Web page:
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Building Audiences Across the Region Through Collaboration

July 24th, 2015 Back to Browse Stories

In 1990, actor, playwright and musician Jeff Daniels established the Purple Rose Theatre Company in a former used-car and bus garage in downtown Chelsea, which is on the western end of Washtenaw County in southeast Michigan. The mission of the theater is to “create fresh, original productions that get our audiences talking among themselves and feeling something new.” Purple Rose has distinguished itself by producing plays about people from the Midwest, written by people from the Midwest. It also serves as a teaching facility for developing playwrights, actors, designers, directors and arts administrators.

The Purple Rose Theatre has been recognized nationally, regionally and locally for excellence in professional theater. The National Endowment for the Arts featured the Purple Rose Theatre in its 2013 issue of NEA Art magazine. In 1999, after being nominated four times over the years for the highly selective and prestigious American Theatre Critics Award for Best New Play, the Purple Rose Theatre Company won that prize for its production of “Book of Days” by Lanford Wilson.

While the Community Foundation for Southeast Michigan, and our affiliate, the Chelsea Community Foundation, have worked with Purple Rose over the years, we were particularly pleased to support their most recent effort. In December 2014, the Chelsea Community Foundation made a grant of $17,825 to support Purple Rose in undertaking a play development partnership at five venues across southeast Michigan. The activity builds upon the very successful play development activities that have been conducted in partnership with the Chelsea District Library since 2009. At each session, a cast of professional actors presents readings in front of an audience. The audience is afforded an opportunity to become intimately involved in the early script development process, and they are able to express their opinions and raise questions about the script during talk-back sessions immediately following each reading.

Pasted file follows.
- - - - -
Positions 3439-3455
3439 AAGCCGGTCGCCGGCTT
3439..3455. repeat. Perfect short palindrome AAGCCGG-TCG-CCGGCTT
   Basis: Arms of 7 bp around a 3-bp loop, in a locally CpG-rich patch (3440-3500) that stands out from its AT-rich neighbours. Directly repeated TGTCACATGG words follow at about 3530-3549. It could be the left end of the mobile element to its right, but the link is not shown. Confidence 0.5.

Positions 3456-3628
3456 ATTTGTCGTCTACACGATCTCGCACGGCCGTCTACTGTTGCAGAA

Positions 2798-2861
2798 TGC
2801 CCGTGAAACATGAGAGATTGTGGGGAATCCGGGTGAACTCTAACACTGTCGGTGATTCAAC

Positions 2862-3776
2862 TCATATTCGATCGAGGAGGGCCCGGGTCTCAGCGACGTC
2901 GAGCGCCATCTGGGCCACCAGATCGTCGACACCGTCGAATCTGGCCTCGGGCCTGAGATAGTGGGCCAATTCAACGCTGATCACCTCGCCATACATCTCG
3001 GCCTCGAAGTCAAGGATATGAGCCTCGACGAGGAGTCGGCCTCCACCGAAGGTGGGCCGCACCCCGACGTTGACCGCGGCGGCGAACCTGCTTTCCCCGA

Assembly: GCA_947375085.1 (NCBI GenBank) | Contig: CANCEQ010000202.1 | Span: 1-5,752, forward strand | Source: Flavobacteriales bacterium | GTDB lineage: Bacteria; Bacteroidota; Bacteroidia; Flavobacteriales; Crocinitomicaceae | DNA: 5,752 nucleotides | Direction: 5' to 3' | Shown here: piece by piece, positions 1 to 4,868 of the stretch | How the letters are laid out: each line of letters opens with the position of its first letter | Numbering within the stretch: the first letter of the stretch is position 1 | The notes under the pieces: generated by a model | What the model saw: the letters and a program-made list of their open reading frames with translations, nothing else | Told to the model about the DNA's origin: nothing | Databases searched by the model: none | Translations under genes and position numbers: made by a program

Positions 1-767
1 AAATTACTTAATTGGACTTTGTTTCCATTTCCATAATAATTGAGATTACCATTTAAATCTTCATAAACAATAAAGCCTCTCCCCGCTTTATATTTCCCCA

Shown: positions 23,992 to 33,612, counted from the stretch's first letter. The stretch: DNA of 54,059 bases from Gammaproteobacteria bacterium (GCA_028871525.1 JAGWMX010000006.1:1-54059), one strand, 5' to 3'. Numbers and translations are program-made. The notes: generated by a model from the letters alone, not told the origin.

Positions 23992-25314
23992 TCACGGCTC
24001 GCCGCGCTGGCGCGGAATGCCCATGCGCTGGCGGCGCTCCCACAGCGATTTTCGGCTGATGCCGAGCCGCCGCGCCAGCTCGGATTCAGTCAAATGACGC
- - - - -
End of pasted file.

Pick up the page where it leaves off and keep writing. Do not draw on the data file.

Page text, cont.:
Concert readings have proven to be an invaluable tool for playwrights and directors, enabling them to gauge an audience’s response to a play. They are also an important tool for the Purple Rose, in that they drive people to attend the plays when they are released as part of the theater’s season.

The existing partnership with the library accomplishes three goals:
• Commissioning, developing and producing works by Midwestern playwrights for potential production at the theater
• Involving community members in the script development and play production process,
• Inspiring young writers to create their own works for the stage.

The series has been wildly successfully, cultivating new works by 12 playwrights and engaging more than 1,000 audience members.

Building on this activity, as part of the special activities leading up to its 25th anniversary year (2016), the Purple Rose is expanding its play development activities to include a range of additional locations across southeast Michigan. Recognizing that Purple Rose’s reputation and reach extends beyond Chelsea, the staff and board believe this to be an opportune time to directly connect with potential audience members from other parts of the region. Because the play development readings have been so successful in Chelsea, the staff believes they would be a great tool to use to connect with people in other parts of the region.

The partnerships Purple Rose confirmed for this new activity are exciting. They include:

– Chelsea High School Auditorium (Chelsea): Tuesday, June 23 at 7pm
– Riverwalk Theatre (Lansing): Sunday, June 28 at 7pm
– Cleary University’s Johnson Center (Howell): Tuesday, June 30 at 7pm
– Cranbrook Institute of Science (Bloomfield Hills): Sunday, July 19 at 7pm
– DIA/Detroit Film Theatre (Detroit): Friday, August 21 at 7pm

The Purple Rose remains a true gem in the southeast Michigan landscape, both because of its quality productions as well as its role in promoting local playwrights and introducing them to the national scene. This project builds upon the clear success of and knowledge gained from the existing partnership with the Chelsea District Library. The partnerships should ultimately drive more theater-goers to Chelsea, resulting in a positive economic impact for the whole community as well as the theater. In addition, it may help draw new audiences to the partner agencies as well.